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Sunday, July 14, 2024

What You Should Know When Towing Off-Road

photo by kevinjeon00 via iStock

Towing on the street might get straightforward after a while; however, towing off-road is a completely different beast. Changes in terrain like driving on hard packed gravel roads to sandy surfaces can drastically change the way your trailer affects the vehicle’s performance. 

In today’s article, we are going over some crucial tips you should follow to ensure you stay safe while towing off-road. 

Never Be the Last Vehicle in the Convoy

convoy of SUV on dirt road in a desert

 photo by Onfokus via iStock

The person behind you will be able to see if anything is missing, open, or falling off the trailer. It is many times impossible to see what the trailer is doing from the driver’s seat – especially on a fully-loaded vehicle. 

Towing Off-Road: Use Low Range When Maneuvering the Trailer

4WD Selector for towing off-road

 photo by algre via iStock

The main reason we use low range is to drive slow and controlled. Maneuvering a trailer isn’t an easy thing; therefore, when off-road or on loose surfaces pop the vehicle into low range. This will enable you to position the trailer slowly without having to worry about the clutch or throttle – just let the engine idle. 

Tire Pressures

Air deflator device on SUV 4x4 off road tire

 photo by sshepard via iStock

Don’t just lower the tires on your vehicle and assume that the trailer should stay on-road pressures. The reason we lower our tires isn’t just to get more traction. The wider footprint provides flotation; so, on sand tracks, a trailer running street pressure will act like an anker and may also bounce excessively on corrugations. 

Tire pressures vary based on the trailer you have but you should go even lower than what you are running on the vehicle as camper trailers are lighter than cars.

Where possible, run the same tire size, same lug pattern and same rim offset both on your car and trailer. If you do this, you can then use the spare tires from the trailer on your vehicle. Therefore, if you ever find yourself on a track that takes out tire after tire, you can leave the trailer behind, get yourself to civilization safely and then come back in to pick up your trailer.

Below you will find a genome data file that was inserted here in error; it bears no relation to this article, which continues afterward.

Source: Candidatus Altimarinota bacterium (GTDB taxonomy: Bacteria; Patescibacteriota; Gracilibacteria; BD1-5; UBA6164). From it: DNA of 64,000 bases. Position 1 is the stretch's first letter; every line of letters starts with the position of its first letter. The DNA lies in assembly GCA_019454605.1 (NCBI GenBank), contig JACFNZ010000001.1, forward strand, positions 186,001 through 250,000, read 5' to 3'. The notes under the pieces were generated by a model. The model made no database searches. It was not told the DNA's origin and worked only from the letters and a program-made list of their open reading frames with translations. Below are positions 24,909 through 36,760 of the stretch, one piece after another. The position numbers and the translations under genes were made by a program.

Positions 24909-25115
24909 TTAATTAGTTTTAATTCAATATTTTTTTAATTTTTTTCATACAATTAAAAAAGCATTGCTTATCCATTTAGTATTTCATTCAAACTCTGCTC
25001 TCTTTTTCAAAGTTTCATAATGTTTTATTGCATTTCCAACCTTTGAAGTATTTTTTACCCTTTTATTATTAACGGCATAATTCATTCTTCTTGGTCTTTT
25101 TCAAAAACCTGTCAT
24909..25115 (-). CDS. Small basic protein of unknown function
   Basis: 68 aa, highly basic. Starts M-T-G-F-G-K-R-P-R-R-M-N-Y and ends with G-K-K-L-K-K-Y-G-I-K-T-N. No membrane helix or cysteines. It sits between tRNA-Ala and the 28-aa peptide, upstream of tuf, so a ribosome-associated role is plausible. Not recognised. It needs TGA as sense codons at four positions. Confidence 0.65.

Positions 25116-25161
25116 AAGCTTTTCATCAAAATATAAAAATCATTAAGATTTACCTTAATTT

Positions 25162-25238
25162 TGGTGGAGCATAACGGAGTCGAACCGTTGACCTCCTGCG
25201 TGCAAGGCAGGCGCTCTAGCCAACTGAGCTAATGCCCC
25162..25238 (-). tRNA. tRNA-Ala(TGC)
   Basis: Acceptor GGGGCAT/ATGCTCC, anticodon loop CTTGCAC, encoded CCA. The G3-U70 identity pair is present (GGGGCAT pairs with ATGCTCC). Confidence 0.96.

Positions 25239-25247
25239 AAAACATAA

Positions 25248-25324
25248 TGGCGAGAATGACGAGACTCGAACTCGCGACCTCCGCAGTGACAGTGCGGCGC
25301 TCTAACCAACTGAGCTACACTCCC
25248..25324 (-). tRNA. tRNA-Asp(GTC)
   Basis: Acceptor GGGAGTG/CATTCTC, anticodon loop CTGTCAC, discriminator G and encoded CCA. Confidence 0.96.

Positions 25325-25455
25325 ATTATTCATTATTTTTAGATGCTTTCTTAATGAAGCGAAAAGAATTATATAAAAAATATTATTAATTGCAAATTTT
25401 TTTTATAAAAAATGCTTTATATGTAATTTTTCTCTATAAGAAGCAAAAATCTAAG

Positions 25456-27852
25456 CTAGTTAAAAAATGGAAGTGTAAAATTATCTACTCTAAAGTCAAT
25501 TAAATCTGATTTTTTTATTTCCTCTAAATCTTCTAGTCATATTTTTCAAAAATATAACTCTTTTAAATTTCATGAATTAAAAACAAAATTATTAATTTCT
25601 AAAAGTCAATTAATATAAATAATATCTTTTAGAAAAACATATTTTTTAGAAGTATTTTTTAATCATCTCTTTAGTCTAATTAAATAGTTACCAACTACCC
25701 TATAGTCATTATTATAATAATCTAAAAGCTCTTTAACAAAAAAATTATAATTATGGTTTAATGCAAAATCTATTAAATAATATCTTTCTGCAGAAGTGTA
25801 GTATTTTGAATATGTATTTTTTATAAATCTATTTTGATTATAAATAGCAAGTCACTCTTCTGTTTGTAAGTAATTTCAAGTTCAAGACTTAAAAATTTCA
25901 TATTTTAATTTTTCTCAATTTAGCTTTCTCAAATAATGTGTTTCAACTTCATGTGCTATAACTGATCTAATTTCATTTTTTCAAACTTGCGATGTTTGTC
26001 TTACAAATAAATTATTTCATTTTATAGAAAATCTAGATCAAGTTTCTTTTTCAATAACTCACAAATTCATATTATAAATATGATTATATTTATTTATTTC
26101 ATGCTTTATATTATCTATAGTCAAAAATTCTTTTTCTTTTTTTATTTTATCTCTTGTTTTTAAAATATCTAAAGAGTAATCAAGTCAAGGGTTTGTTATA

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Towing Off-Road: Understand Jackknife Points

Truck off-road towing a boat

 photo by cthoemke via iStock

It is important to get someone behind before heading out off-roading for the first time to keep a look while you reverse to help determine your trailer’s jackknife points. Keep in mind that the jackknife point may be different from side to side due to the cables not being long enough; therefore, you should test both ways. 

Knowing your trailer’s jackknife points will help you maneuver the trailer far more efficiently when off-road – you may also avoid damage. 

Double-Check Everything

Truck off-road towing a boat


 photo by MCCAIG via iStock

If someone else is helping you hook up the trailer, get out and check – they might have done something differently to the way you like it. Remember, you are the one who is towing; so, if something happens you are the one responsible. 

Towing Off-Road: Know the Trailer Spares

Close-up of trailer hook for boats or cars

 photo by philipimage via iStock

Always carry a spare trailer connector, a trailer connector adapter, and a spare pin. Why have I mentioned the adaptor even though your vehicle may not need it? Well, in an off-road situation your vehicle might suffer damage and may not be able to tow. Having an adaptor increases the likelihood of finding another vehicle that can tow your trailer out.

These were some important tips to keep in mind when towing off-road. Remember, as you get more and more experienced you will develop your own habits to ensure towing is done efficiently and safely. 

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